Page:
Three Minute Thesis Competition

Developed by the University of Queensland in 2008 and designed originally for Ph.D. students, the Three Minute Thesis (3MT ®) is a research communication competition in which students must - in just three short minutes - present a compelling speech about their research and its significance. The competition gives students valuable practice in editing and condensing difficult research, and an opportunity to excel at a public presentation of that research using non-specialist language to their peers, professors and the public. 

The 3MT competition for UIW will be hosted in Fall 2021. 

Virtual 3MT ® Competition Rules

Who is Eligible to Participate?

To register, you will need the title of your 3MT® presentation, a 100-word summary, and your presentation slide.

Complete the participant registration form if

  • you are a currently enrolled student at the University of the Incarnate Word in a master's, professional or doctoral program, and,
  • you are carrying out a research-intensive master's capstone project, thesis research, doctoral research or a professional doctoral project.

You may register to participate even if you are uncertain if you meet the latter requirement. After your submission is received, a staff member from the Office of Research and Graduate Studies will contact you to discuss your eligibility. 

Competition Rules for the Virtual 3MT ®

  • The presentation limit is 3 minutes. Competitors who exceed 3 minutes are disqualified.
  • Presentations are considered to have commenced when the competitor starts their presentation through speech - the timing of the presentation does not include the 3MT® title slide and begins from when the competitor starts speaking, not the start of the video.
  • Because this is a virtual competition, video requirements are very specific and must meet the following criteria:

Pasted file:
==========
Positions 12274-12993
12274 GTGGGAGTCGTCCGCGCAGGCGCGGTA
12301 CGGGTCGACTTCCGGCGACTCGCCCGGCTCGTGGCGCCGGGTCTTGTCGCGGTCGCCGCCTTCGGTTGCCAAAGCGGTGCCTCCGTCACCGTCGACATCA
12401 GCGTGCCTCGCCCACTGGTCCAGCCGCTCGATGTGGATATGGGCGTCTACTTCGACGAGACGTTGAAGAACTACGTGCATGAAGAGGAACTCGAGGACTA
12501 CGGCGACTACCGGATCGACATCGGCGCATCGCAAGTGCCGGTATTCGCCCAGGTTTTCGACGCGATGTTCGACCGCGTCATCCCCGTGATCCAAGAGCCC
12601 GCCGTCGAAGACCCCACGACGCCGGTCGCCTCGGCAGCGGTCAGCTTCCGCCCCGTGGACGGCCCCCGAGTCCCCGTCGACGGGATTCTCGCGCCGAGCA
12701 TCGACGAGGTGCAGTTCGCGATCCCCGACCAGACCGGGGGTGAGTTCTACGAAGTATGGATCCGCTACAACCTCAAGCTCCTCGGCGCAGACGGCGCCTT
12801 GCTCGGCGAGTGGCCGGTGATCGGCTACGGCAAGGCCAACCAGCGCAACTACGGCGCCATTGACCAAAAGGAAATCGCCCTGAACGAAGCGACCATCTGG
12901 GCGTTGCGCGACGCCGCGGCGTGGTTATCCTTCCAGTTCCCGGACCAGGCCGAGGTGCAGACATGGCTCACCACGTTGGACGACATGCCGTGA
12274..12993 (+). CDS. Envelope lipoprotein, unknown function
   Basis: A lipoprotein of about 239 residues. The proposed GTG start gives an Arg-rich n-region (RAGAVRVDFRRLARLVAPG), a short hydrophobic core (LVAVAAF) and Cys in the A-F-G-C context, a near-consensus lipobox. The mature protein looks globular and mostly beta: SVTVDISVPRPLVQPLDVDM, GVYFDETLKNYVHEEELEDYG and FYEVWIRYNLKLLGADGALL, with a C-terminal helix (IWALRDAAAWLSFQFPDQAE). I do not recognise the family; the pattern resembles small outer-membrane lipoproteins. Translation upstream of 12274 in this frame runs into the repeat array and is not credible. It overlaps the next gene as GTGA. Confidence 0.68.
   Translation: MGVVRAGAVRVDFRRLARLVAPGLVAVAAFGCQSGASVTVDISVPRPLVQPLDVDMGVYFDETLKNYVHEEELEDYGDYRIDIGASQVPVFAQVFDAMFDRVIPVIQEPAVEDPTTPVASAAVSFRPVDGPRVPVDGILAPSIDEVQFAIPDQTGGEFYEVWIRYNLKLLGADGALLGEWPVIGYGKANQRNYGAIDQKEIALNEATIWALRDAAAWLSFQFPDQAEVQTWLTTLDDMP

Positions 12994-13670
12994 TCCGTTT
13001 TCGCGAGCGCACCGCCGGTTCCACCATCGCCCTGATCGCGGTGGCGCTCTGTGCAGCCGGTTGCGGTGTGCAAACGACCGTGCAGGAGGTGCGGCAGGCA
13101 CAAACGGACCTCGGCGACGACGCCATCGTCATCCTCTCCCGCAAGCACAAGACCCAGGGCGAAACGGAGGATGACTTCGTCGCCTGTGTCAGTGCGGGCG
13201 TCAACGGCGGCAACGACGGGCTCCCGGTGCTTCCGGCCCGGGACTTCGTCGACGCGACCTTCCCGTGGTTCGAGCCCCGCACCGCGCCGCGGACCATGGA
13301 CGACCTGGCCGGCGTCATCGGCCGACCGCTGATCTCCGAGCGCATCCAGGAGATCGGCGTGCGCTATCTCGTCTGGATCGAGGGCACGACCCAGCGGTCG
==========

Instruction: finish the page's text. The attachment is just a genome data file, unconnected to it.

• Filmed on the horizontal
    • Filmed on a plain background
    • Filmed from a static position
    • Filmed from one camera angle
    • Contains a 3MT® title slide
    • Contains a static 3MT® PowerPoint slide
  • The 3 minute audio must be continuous - no sound edits or breaks.
  • The presentation must be spoken word only. It cannot be song, dance or musical presentation.
  • The presentation recording may not include any other props, including animated backgrounds, costumes, lab equipment or musical instruments.
  • The presentation recording may not include any additional electronic media (e.g. sound and video files).
  • One static PowerPoint slide is permitted. The slide should be incorporated into the 3-minute video and may be continuously visible (e.g. located in the upper right corner, or the right side of the video) or may be "cut to" as you need for no more than 1 minute total. 
  • No other kind of electronic media are permitted, nor are any other props including note cards, mobile phones, notebooks or tablets, laser pointers, costumes, lab equipment or musical instruments.
  • Decisions of the judges are final.

See the Virtual 3MT® Handbook for advice on 3MT® writing, the 3MT® PPT slide, practicing the 3MT® presentation, and recording and filming the 3MT®.

3MT® Handbook for Virtual Competitions 2020

Judging Criteria

All competitors are judged based on the same, equally weighted criteria with an emphasis on audience.


  • Did the presentation help the audience understand the research?
  • Did the presentation provide an understanding of the background to the research question being addressed and its significance?
  • Did the presentation clearly describe the key results of the research including conclusions and outcomes?
  • Did the presentation follow a clear and logical sequence?


  • Did the oration make the audience want to know more?
  • Was the presenter careful not to trivialize or generalize the research?
  • Did the presenter convey enthusiasm for the research?
  • Did the presenter capture and maintain the audience's attention?


  • Was the presentation topic, key results and research significance and outcomes communicated in language appropriate to an intelligent but non-specialist audience?
  • Did the speaker avoid scientific jargon, explain terminology and provide adequate background information to illustrate points?
  • Did the speaker have sufficient stage presence, eye contact and vocal range, maintain a steady pace and have a confident stance?
  • Did the presenter spend adequate time on each element of the presentation, or did the presenter elaborate for too long on one aspect, or was the presentation rushed?
  • Did the slide enhance the presentation - was it clear, legible, concise and not a distraction?

Awards and Prizes

Special awards will be given to winners of:

  • Best Presentation
  • Runner-up
  • UIW Spirit of Research Audience Award

Winners of the Best Presentation and Runner-up awards are decided by a panel of judges. The Spirit of Research award is determined by a poll of audience members.